If not Ozzie, who?

By Chris De Luca
Updated: June 4, 2008

CHICAGO — The same critics who avoid ever stepping into the White Sox’ clubhouse are calling the Chicago media soft for not skewering manager Ozzie Guillen. They want Guillen fired yesterday. Sounds tough, but the rhetoric comes up a little, well, soft.

Problem is, they never mention who would do a better job managing this team.

Come up with one name.

OK, we’ll help the process. Buck Showalter? Good luck getting that move to fly in the Sox’ clubhouse. Cito Gaston? Guillen blew him out of the water during his interview after the 2003 World Series. How about Jerry Manuel, considered the next in line for the New York Mets’ managerial job? He couldn’t handle this group.

You can’t fire one manager without having another lined up. Especially when it’s the first week of June and your team is spending its 44th day in first place.

Besides, Guillen was the best man for the job 4½ years ago, and he’s an even better man for the job now.

Not any managerial job. His act wouldn’t survive under the Steinbrenner regime running the New York Yankees. He would be a bit too volatile for the tastes of Florida Marlins owner Jeffrey Loria, who once had Guillen on his radar but backed way off. He would wilt in a small market like Kansas City. And Wrigley Field would drive him crazy.

Really, the only place Guillen fits is right here on the South Side, working for his close friend Ken Williams and a chairman, Jerry Reinsdorf, who always will admire his passion and that World Series trophy parked in his display case.

Does Guillen have his faults? Absolutely, just like the 29 other managers in the majors. Does he use salty language? Come to think of it, he does. A little secret: That’s the way they talk in the big leagues. The Atlanta Braves’ Bobby Cox is one of the most revered managers in the majors. His vocabulary would put Guillen to shame — just ask any of the umpires that have ejected him a record 137 times. No one calls for Cox to be canned for his choice of words.

Guillen’s latest crime is a doozy. He ripped his team for not producing after it scored a grand total of four runs during three consecutive losses to the Tampa Bay Rays.

”That’s like when your kids show up at 5:30 in the morning,” Guillen said Tuesday. ”You don’t say, ‘Ah, that’s OK.’ You tell them that’s not OK.”

In his distinct style, that’s exactly what Guillen did when he snapped Sunday. And be certain: Guillen knew exactly what he was doing. Everything he does is calculated — he’s not the raving lunatic his critics portray.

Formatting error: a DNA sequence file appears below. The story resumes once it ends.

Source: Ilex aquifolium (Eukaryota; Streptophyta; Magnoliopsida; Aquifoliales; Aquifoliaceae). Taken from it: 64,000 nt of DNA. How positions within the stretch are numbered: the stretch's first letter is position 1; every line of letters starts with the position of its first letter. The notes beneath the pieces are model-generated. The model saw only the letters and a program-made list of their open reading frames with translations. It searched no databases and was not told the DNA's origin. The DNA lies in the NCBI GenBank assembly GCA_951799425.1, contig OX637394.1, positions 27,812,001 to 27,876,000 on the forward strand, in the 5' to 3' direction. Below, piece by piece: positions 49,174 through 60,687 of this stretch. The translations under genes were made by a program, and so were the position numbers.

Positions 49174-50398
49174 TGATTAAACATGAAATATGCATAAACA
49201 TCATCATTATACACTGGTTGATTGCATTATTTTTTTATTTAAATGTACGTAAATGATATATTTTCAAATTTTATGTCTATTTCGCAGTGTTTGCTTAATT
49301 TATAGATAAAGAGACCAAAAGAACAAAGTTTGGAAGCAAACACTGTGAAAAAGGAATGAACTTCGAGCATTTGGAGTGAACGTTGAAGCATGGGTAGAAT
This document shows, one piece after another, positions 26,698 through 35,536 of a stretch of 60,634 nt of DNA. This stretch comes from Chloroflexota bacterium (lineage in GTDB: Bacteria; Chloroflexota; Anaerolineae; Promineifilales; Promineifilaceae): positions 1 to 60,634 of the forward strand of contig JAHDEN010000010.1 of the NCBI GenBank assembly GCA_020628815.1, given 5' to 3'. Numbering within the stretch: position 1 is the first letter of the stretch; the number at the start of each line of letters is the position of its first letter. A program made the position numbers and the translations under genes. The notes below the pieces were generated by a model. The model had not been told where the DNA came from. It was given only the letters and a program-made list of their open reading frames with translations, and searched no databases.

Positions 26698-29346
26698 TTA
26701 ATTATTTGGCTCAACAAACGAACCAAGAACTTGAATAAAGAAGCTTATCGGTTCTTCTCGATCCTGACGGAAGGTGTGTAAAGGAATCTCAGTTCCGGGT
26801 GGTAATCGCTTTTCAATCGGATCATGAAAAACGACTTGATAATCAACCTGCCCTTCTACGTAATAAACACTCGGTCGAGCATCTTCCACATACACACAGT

This is what Guillen was talking about on the first day of spring training, when he warned us he no longer would make his biggest mistake of 2007 — waiting too long to nudge his team back on track.

He knows this team has a tendency to be complacent. He knows the two big veterans who were supposed to enliven the clubhouse — Orlando Cabrera and Nick Swisher — are not currently equipped to tackle the job.

Guillen must have the loudest voice, or the Sox sink in the standings.

Rewind to 2003.

Williams had just fired Manuel. In his search for a new manager, he talked to Wally Backman, Buddy Bell and Terry Francona — yes, that Terry Francona, who was snatched up by the Boston Red Sox and went on to win two World Series in his first four seasons.

Turns out, Francona would have been a nice choice. But Williams had his heart set on Gaston, who had traveled to Chicago twice for interviews. The job was essentially his, Williams will tell you. Guillen got an interview as a favor to Reinsdorf.

Williams expected it to be a brief meet-and-greet. Then as soon as Guillen walked out the door, the Sox would introduce Gaston as their next manager.

Except Guillen threw all his passion on the table. He told Williams exactly how he would do the job. He used a lot of profanity. After a few hours, Williams had his man.

Here’s the reason Guillen is a better man for the job now than the day Williams interviewed him: He knows this Sox team better than anyone — and they know him. His outbursts might scare outsiders, but they don’t rattle any players in that clubhouse.

”As far as what Ozzie does, the bottom line is Ozzie cares and it’s his team,” veteran Jim Thome said. ”We are all frustrated. Ozzie’s the manager. He is outspoken, he wants our club to win. He wants us to swing the bats better. You know what? We’re in first place. We’re in a lot better position now than we were a year ago.”

Fire Guillen? Maybe last season, when he didn’t live up to his word.

Not now. Not when he is doing exactly the kind of thing that dazzled Williams 4½ years ago.